At a full hour long, we can forgive Weezer for making their first Sydney jaunt in five years an opening set. To exactly zero complaints, a bulk of their setlist is allocated to the Blue Album, hits like Buddy Holly and My Name Is Jonas roaring alongside the aforementioned two classics. We could certainly do without the nomadic Pork And Beans or anything from 2017 trainwreck Pacific Daydream, but look–it’s not every day we Australians get to see Weezer in the flesh; if Cuomo and co. wanted to play an uninterrupted four hours of the Old El Paso theme, we’d chomp at the fucking bit. As if they’d timed it to the second, sunset rolls around just as the band close on summer staple Island In The Sun. Perhaps it isn’t the most \m/ of moments, but we can’t help but lap up the good vibes.
Speaking of vibes, hell hath no fury like Triple M dads: there’s at least 50,000 people crammed into the footy ring, and the vast majority are middle-aged tradies all tinned up and school-kid giddy for their annual Live Music Concert Gig™. Chaos ensues as Dave Grohl sprints out to a blistering guitar lick, the other Foo Fighters not far removed when he leaps into the deceptive noodling of Run. Energy onstage is acute and unremitting from the recent single’s early payoff to the last ripping solo of The Pretender, three tracks later. And while that doesn’t sound like much of a stretch, it’s worth noting that we’re 40 minutes deep by the time Grohl echoes his last, “What if I say that I will never surrender!?” We shit you not, they stretch that one goddamn song out to a taxing 15 minutes.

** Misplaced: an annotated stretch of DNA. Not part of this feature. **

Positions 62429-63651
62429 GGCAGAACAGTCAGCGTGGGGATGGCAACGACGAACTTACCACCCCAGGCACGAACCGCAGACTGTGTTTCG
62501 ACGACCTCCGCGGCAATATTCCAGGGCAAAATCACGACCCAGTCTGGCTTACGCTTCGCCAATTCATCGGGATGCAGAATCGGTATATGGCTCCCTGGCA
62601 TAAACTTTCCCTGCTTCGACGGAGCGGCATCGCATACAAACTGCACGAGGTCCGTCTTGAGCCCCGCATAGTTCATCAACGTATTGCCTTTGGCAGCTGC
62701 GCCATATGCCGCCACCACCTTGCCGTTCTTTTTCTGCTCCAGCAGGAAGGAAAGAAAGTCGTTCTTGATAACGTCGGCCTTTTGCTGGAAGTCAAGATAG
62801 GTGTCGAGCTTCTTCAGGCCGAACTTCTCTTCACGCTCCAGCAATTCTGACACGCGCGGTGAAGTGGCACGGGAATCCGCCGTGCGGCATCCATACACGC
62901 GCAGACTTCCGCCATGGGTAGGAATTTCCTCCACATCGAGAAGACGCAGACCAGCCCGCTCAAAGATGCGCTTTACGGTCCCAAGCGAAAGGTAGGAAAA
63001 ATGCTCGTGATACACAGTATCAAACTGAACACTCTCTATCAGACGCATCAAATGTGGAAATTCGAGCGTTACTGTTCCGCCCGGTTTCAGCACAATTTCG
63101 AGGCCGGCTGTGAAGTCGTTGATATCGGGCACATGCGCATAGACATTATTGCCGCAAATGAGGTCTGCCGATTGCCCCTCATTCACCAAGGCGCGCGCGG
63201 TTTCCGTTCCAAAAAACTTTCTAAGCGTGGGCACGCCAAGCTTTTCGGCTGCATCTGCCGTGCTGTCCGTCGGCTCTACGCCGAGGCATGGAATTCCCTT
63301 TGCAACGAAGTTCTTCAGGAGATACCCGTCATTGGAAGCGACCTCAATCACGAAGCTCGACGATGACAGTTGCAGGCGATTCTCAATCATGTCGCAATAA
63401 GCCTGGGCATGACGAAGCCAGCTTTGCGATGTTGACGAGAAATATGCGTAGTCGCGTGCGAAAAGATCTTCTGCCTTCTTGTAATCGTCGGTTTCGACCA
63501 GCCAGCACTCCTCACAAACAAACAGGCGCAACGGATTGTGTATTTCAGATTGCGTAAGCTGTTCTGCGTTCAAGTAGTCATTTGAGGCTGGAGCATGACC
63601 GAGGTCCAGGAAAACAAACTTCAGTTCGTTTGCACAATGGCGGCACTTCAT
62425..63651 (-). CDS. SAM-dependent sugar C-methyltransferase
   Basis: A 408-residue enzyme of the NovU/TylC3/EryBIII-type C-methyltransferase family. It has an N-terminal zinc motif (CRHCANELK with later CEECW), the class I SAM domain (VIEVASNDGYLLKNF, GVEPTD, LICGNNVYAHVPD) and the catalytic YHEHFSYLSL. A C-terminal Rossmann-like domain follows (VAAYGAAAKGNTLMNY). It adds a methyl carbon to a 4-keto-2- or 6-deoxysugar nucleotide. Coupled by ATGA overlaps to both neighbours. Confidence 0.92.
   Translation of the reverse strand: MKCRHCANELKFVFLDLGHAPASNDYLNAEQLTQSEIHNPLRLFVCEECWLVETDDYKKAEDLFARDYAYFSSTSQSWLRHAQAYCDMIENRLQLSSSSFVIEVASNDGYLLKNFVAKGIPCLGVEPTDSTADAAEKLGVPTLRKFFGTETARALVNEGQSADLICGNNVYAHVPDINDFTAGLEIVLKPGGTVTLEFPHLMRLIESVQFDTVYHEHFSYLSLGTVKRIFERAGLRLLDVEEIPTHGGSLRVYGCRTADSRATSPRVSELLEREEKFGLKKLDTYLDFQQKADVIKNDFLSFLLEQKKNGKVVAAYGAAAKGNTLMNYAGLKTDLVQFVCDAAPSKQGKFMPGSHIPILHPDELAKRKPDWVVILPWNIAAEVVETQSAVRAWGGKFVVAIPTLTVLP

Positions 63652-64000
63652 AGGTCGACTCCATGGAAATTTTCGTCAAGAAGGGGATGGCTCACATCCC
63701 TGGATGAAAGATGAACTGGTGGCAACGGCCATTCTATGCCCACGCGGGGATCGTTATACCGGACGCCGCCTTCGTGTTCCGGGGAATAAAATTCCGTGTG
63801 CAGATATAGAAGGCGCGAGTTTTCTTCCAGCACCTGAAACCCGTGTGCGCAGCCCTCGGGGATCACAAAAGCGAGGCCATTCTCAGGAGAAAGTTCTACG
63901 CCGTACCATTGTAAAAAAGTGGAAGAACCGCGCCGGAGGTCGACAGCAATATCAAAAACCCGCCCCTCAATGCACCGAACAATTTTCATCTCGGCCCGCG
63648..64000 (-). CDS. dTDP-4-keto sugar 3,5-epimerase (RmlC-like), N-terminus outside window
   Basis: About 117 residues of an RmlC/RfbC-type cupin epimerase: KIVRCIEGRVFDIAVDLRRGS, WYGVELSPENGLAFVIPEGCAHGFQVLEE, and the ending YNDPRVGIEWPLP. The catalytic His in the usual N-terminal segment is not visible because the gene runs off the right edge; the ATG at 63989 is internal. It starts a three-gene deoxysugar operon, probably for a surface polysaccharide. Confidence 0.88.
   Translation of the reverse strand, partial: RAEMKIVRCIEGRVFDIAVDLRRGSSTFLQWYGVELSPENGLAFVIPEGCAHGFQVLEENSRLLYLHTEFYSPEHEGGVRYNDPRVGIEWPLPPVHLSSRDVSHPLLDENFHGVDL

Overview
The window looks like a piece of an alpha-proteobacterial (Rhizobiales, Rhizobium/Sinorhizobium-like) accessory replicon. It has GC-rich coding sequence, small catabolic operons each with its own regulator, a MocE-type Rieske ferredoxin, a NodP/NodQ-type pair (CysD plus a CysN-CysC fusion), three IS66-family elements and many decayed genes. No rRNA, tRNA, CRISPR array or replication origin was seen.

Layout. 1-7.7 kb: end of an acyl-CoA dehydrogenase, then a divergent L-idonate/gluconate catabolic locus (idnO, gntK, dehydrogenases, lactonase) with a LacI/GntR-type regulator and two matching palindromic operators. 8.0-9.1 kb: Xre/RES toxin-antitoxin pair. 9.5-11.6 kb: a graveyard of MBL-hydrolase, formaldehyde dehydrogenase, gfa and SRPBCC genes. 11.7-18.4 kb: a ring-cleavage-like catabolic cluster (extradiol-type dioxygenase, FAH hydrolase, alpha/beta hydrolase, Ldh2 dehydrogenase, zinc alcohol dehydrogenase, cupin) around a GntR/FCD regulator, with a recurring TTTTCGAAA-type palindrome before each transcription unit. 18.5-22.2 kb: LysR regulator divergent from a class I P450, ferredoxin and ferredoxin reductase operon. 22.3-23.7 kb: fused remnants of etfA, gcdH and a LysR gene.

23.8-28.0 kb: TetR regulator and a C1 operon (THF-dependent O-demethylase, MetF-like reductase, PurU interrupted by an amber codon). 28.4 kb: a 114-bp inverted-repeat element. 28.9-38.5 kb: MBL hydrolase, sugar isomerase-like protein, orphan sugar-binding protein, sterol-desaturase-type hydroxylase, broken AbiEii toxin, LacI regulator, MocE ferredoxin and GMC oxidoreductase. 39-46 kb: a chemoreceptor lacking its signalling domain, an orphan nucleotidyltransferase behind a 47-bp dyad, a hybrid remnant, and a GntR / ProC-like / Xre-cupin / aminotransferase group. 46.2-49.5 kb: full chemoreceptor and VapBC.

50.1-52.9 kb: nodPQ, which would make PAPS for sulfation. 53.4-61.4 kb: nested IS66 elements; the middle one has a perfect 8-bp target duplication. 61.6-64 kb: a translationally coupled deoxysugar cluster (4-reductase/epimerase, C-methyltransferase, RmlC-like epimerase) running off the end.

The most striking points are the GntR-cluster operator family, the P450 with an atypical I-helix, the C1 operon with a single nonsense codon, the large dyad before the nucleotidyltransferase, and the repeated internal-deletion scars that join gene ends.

24 years in the game, though, the sextet get a pass for wearisome jam sessions: there’s never a hiccup in the playing, and not once do they lose the crowd’s attention–even when they slip into numbers from their latest outing, Concrete And Gold. Still too fresh for the nostalgic edge and somewhat brushed off upon release, the new jams obviously don’t garner the rapturous praise that fan-faves like All My Life or Monkey Wrench do, but they unquestionably have a place amongst them. When a three-piece choir joins the band for deep cuts The Sky Is A Neighbourhood and Dirty Water, it’s clear the Fooeys have room yet to surprise us.